Employing qualities of PCB laminates for design features such as dielectric properties, creation of embedded passives, or thermal management is also possible. Electrical properties are typically controlled in the PCB by varying material width and thickness. Tables are available specifying parameters for all comparison of PCB materials, including FR4, within IPC-2221. Fabricators are also able to provide material properties of prepreg offerings for use as design features for your circuits.
Define layer materials and thicknesses
The industry primarily uses grade FR4 nonconductive material between layers of copper to build printed circuit boards. FR4 is a NEMA grade designation for glass-reinforced epoxy laminate material. The designation represents the ratio of fiber to resin and indicates characteristics such as flame retardant, dielectric constant, loss factor, tensile strength, shear strength, glass transition temperature, and z-axis expansion coefficient. FR4 is flame retardant making it suitable for safety requirements, and it is robust in varying temperature and humidity environments, increasing the quality of performance.
The laminates are placed between layers of copper and become substrates with dielectric properties relevant to the circuits assembled onto the boards. Designers specify substrate thickness to meet dielectric requirements for the circuits. IPC-2221 contains tables specifying dielectric constant for varying thickness of FR4 and other laminate materials possible for use in PCB substrate layers.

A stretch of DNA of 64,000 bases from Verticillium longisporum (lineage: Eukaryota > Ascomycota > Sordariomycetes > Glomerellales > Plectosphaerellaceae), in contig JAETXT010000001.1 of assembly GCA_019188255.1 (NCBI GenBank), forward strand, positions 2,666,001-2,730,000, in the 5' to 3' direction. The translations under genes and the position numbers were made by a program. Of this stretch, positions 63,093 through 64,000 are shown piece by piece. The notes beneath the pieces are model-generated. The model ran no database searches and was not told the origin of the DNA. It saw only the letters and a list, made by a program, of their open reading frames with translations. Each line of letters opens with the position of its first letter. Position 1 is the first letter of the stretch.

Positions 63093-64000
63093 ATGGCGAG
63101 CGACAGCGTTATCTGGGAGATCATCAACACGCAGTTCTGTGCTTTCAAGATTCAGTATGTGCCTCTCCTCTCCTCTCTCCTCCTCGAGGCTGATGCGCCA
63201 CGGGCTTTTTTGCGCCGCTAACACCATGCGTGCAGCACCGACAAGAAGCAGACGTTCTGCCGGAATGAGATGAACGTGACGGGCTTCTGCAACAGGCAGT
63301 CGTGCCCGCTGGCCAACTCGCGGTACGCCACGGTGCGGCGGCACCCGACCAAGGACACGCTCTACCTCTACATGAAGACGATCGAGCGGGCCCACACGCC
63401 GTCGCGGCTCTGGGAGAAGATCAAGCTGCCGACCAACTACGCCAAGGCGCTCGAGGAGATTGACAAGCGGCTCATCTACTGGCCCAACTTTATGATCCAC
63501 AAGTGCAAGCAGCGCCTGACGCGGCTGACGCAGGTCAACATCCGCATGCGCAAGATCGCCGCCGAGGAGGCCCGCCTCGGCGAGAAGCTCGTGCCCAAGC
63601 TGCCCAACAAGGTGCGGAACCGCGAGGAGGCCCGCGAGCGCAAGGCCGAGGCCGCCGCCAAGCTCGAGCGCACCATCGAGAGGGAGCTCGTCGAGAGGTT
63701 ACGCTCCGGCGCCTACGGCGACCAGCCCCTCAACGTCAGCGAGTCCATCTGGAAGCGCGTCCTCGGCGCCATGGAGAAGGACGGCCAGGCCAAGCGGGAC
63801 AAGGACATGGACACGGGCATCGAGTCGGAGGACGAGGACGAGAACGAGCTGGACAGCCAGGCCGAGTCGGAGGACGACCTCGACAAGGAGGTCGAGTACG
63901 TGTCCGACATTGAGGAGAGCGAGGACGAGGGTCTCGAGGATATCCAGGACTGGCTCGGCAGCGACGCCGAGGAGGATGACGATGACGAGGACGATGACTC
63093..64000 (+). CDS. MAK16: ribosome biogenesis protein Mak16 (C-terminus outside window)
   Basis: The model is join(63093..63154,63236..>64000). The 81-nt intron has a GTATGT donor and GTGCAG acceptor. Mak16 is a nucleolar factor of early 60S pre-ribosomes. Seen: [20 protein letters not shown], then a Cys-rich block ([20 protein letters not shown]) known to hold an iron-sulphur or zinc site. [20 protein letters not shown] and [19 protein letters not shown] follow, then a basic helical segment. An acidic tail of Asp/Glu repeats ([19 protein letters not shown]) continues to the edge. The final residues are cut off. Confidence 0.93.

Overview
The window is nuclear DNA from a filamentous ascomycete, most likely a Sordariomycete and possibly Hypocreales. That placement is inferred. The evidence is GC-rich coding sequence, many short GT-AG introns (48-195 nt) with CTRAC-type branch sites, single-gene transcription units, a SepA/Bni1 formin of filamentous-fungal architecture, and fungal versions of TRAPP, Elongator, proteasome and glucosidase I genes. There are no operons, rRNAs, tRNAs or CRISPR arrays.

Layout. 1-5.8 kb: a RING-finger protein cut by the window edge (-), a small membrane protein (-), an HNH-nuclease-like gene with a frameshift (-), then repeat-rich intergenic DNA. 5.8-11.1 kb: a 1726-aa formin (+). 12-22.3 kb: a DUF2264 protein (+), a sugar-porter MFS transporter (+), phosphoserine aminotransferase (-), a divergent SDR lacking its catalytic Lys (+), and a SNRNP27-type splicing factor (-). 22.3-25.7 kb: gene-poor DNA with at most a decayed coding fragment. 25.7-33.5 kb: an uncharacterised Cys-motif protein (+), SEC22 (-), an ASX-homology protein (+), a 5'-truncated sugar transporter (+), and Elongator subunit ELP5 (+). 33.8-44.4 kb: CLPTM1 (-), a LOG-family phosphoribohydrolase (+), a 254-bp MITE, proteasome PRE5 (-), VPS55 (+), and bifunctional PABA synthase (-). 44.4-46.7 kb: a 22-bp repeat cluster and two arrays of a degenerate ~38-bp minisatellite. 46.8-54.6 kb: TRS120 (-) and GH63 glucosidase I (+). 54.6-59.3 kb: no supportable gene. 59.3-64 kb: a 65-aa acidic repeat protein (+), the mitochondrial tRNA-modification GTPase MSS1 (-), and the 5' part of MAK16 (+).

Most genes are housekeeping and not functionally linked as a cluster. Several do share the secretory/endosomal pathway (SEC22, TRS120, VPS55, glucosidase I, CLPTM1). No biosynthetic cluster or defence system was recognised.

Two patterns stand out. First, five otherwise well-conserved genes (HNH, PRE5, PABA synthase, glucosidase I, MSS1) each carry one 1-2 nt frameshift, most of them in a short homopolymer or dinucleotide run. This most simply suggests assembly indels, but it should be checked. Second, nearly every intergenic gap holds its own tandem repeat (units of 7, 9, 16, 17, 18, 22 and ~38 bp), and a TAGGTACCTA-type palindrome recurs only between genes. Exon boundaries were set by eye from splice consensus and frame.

Another material consideration when designing PCBs is the thickness of copper plating. Typical designs use 1 oz copper for power and ground planes to accommodate multiple signal paths during circuit operation. With multiple currents passing through either the power and ground plane simultaneously during operation enough copper must be designed into the plane. Typically, power and ground planes are specified to 1 oz of copper. Signal planes are typically designed to ½ oz copper given one electrical signal traveling through them at any one time. For high-speed traces, more or less copper may be specified to meet impedance characteristics for the trace. Other material considerations include hole plating, solder paste, and solder mask.
Fabricators continue to discover materials better suited to high-speed signals. Materials can negatively affect signal integrity and nonwoven glass, and other, laminates are being found to reduce interference of the signal to maintain integrity. These materials are suitable for radar and microwave but the materials are more expensive to produce. Consulting with fabricators is a good plan for finding the sweet spot between signal integrity and design cost to manufacture.
View electrical and mechanical material layers
There are Presets within the tool that let you choose the number of layers. Up to 32 layers may be specified for electrical and mechanical characteristics. Established signal and plane layers and their location within the design are managed here. Mechanical layers with fabrication notes are available to view.
You may also use the views to analyze your electrical and mechanical layers for material needs to meet design use. Design for Manufacture includes consideration of common fabrication materials versus the need for signal integrity. Additional material characteristics to analyze against your design would be dielectric properties such as breakdown voltage and the substrates ability to prevent leakage currents.